infection.
  • A new mother may have a fever owing to prior
    illness or an illness unconnected to childbirth.
  • However, any fever within 10 days postpartum is
    aggressively investigated.
  • Physical symptoms such as pain, malaise, loss of
    appetite, and others point to infection.

25
Causes
  • Endometritis (most common),
  • Milk engorgment, Mastitis,breast abscess
  • Urinary tract infection
  • pneumonia\atlectasis,
  • CS ,perineal wound infection, fasiaties.
  • Septic pelvic thrombophlebitis.

26
  • uncommon complication usually
    develops after 2 4 weeks.
  • symptoms signs
  • low grade fever , chills , indurated ,red
    and painful segment of the breast.
  • caused by Staphylococcus aureus bacteria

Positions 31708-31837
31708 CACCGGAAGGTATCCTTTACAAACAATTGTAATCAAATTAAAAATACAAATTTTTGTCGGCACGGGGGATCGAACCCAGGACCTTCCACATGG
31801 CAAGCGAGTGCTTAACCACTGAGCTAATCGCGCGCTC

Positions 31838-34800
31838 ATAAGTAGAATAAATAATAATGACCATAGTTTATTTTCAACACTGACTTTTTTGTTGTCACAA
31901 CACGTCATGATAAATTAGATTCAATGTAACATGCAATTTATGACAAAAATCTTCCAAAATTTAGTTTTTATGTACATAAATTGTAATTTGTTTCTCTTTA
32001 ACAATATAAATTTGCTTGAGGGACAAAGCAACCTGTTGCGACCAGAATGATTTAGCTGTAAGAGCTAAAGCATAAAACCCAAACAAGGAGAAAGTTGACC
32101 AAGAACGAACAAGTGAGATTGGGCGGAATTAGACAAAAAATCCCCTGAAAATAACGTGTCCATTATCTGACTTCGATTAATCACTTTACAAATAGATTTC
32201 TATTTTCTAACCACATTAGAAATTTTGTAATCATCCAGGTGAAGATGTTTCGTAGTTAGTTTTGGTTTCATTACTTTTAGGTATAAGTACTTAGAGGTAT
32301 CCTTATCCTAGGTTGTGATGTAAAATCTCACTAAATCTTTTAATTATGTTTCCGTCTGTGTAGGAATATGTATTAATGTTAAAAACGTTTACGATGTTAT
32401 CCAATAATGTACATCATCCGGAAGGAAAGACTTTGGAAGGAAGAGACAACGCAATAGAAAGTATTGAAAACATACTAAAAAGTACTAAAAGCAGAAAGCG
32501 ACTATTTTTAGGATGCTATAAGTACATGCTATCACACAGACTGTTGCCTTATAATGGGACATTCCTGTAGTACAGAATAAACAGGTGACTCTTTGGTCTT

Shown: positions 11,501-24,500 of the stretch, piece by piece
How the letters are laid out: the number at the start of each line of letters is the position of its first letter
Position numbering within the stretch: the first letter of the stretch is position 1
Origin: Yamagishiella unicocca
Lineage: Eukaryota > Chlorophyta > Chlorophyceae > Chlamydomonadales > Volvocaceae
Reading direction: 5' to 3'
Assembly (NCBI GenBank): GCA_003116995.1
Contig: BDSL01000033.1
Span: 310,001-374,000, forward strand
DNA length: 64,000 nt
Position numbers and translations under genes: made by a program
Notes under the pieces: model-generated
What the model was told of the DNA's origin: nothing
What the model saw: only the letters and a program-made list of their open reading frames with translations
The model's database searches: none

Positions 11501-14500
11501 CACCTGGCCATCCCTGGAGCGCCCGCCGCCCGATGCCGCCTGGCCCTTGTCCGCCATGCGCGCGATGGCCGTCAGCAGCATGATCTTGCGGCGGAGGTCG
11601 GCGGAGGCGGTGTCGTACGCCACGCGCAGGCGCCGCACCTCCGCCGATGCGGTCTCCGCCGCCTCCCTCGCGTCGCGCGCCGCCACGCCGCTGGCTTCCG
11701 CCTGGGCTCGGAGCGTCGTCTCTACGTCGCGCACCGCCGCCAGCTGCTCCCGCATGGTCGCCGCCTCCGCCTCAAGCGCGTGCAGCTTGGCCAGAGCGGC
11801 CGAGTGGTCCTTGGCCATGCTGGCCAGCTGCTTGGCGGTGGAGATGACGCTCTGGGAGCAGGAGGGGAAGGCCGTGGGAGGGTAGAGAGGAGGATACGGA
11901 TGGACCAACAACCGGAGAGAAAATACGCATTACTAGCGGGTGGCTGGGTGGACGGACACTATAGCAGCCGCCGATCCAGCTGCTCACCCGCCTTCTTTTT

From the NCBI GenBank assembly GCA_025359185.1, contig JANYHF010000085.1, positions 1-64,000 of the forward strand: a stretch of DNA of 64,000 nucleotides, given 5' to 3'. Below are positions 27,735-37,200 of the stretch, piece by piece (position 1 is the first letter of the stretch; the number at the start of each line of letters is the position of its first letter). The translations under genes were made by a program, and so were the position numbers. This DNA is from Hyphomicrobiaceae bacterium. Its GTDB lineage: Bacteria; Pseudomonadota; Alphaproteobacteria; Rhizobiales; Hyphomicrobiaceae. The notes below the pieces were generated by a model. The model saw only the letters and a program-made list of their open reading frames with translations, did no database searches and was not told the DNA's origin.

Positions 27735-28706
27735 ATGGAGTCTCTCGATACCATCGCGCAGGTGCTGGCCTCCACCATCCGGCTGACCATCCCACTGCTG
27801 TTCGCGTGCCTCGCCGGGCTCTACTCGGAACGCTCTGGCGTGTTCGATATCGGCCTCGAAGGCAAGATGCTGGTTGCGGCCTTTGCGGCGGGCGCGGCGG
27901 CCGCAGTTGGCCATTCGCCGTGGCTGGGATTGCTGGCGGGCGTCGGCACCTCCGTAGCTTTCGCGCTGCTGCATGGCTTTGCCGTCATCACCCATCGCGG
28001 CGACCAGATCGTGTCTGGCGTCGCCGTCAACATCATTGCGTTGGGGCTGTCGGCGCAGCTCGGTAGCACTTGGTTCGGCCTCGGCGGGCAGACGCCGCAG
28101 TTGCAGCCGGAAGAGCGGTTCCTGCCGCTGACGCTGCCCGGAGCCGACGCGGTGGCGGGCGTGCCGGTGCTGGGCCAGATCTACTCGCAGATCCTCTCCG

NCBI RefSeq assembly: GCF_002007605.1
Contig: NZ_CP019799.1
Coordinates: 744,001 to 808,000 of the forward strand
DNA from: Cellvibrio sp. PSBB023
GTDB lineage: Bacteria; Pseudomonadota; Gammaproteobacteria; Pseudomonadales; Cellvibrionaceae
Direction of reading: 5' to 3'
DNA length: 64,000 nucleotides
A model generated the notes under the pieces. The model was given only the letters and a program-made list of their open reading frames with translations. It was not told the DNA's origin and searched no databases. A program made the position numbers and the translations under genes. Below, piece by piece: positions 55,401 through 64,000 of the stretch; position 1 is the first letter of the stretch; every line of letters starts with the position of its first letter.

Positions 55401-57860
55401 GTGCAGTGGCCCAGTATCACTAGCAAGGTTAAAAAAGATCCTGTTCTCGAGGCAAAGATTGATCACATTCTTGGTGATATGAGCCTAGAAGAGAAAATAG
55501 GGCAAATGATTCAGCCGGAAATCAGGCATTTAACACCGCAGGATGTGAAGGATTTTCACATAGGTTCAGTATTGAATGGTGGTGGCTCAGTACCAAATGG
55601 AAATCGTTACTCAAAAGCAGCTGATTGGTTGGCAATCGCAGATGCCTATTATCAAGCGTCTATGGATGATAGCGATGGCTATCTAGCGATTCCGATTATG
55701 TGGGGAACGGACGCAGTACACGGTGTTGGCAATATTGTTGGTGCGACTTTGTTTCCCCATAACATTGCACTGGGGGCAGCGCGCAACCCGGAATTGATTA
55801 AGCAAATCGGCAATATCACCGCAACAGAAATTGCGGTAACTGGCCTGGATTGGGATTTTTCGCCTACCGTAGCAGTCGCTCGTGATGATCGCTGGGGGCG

from the infants oral pharynx.

Mastitis
27
  • Mastitis

28
Treatment
  • Mother should start antibiotics
    immediately,
  • such as dicloxacillin for 7-10 days.
  • Breastfeeding may be discontinued so,
    breast pump can be used to maintain lactation .
  • however , suppression of lactation is
    advisable.
  • if a breast abscess develops , it should be
  • surgically drained.

29
Endometritis
  • The most typical site of infection is the genital
    tract.
  • Endometritis, which affects the uterus, is the
    most prominent of these infections.
  • Endometritis is much more common if a small part
    of the placenta has been retained in the uterus.

30
Atelectasis
  • Caused by hypoventilation and is best prevented
    by coughing and deep breathing on a fixed
    schedule following surgery

31
Acute pyelonephritis Acute
  • Has a variable clinical picture, and postpartum,
    the first sign of renal infection may be fever,
    followed later by costovertebral angle
    tenderness, nausea, and vomiting.

32
Wound infections
  • Incisional abscesses that develop following